Nevertheless, the results of the first part of the Russian airstrikes in Syria remain controversial not only because they caused the large death toll among Syrian moderate opposition and civilians, but also because Russia itself suffered some casualties, including Turkey’s downing of a Russian jet that totally spoiled relations between Ankara and Moscow.
Moreover, the crash of the Russian passenger plane in Egypt might be a sort of collateral damage from Putin’s Syrian gambit or, as some would argue, his attempt to be a more important geopolitical stakeholder in the Middle East. After all, ISIS claimed responsibility for the plane crash over Sinai shortly after the Kremlin launched its campaign. All this might indicate that Putin’s achievements are nothing but exaggeration for the sake of publicity both within Russia and outside of it.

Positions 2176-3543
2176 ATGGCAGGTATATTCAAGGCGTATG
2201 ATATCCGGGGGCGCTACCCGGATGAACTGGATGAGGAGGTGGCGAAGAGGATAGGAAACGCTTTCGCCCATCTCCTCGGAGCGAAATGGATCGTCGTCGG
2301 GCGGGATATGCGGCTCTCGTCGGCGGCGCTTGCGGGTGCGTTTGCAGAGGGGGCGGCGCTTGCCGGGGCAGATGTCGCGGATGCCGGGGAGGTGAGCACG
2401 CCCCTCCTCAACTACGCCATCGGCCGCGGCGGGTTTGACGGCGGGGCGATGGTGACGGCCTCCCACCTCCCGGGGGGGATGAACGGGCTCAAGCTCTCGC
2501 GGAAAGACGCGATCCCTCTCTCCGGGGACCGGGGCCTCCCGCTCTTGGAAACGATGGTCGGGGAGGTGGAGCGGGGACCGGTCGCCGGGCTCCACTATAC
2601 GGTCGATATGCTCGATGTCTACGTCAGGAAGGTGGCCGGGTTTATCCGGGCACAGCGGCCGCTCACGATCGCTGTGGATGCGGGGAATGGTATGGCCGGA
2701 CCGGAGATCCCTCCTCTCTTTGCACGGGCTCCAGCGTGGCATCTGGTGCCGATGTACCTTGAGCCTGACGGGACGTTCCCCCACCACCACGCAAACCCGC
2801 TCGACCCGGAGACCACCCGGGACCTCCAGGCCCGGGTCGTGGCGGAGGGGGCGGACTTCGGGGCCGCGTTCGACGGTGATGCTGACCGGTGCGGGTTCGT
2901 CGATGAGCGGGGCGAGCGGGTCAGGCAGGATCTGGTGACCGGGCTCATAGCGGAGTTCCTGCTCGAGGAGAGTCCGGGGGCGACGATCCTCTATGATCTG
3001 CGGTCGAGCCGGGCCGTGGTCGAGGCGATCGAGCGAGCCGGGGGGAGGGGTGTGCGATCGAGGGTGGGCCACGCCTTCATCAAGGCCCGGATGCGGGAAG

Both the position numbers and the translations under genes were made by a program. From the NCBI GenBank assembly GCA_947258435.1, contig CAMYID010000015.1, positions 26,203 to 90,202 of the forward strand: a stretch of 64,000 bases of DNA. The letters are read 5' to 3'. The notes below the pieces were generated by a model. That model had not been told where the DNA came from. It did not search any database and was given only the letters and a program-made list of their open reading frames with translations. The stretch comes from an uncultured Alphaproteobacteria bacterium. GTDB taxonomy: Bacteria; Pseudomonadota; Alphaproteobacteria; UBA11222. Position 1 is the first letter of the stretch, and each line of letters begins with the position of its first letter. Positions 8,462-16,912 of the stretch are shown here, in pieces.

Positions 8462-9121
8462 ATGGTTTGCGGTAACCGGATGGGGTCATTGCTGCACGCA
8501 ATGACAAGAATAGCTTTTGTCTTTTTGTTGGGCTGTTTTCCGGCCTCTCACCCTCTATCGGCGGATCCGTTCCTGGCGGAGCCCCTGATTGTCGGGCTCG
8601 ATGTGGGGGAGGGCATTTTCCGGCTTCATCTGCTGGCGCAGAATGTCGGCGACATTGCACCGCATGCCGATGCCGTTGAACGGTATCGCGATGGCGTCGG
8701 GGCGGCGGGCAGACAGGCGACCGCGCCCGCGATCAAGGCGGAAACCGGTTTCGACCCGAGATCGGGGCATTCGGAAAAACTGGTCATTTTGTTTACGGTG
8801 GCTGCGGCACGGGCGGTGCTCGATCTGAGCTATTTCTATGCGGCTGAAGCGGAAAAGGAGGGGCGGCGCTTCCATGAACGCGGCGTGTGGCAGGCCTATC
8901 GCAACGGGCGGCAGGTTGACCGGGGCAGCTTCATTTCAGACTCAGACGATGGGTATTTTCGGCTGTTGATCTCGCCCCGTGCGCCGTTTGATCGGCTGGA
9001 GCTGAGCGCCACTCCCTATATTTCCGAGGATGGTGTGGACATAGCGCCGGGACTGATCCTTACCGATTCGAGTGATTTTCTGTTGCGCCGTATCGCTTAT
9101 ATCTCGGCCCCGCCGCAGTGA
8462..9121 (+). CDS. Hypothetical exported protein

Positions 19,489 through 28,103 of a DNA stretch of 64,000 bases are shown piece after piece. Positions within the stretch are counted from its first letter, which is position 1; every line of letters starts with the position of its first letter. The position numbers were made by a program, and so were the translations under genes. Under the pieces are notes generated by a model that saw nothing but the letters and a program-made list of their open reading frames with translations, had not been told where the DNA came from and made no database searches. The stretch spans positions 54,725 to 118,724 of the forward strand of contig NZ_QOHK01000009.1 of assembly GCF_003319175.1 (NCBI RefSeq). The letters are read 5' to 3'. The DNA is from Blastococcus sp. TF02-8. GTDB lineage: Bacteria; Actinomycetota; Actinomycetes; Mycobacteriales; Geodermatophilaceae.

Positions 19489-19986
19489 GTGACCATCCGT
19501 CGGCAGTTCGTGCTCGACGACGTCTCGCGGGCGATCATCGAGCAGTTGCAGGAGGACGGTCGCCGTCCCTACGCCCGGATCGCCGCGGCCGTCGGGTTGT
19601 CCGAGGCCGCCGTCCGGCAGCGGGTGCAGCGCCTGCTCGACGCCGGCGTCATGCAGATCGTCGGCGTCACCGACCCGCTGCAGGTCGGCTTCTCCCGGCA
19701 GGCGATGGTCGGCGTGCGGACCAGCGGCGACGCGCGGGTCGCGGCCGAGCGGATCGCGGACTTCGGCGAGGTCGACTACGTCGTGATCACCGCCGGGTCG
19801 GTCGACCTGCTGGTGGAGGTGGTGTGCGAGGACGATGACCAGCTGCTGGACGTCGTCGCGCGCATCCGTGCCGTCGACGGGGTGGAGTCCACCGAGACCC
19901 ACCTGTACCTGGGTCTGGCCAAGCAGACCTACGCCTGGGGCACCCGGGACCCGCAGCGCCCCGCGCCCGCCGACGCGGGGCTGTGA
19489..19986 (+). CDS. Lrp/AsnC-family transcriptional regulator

Failures and achievements
Although Russia reached its goals in Syria, it also faced some problems, including the deterioration of relations with Turkey, said Alexei Fenenko, an associate professor at the Faculty of World Politics of Lomonosov Moscow State University. And it still remains to be seen what the implications from the Kremlin’s Syrian operation will be for Russia and the world.
Likewise, Michael O’Hanlon, senior fellow and director of research at Brookings Institution’s Foreign Policy Department, is hesitant to make certain conclusions about the implications of Russia's Syria campaign.
“With luck, we will soon be able to negotiate an arrangement backed up by an international peacekeeping force, with autonomous zones joined by a new and fairly weak central government,” he told Russia Direct. “If that outcome is achieved, Russia's role will not have been harmful and will not be in severe conflict with my own country's. Then we can work together more against ISIS.”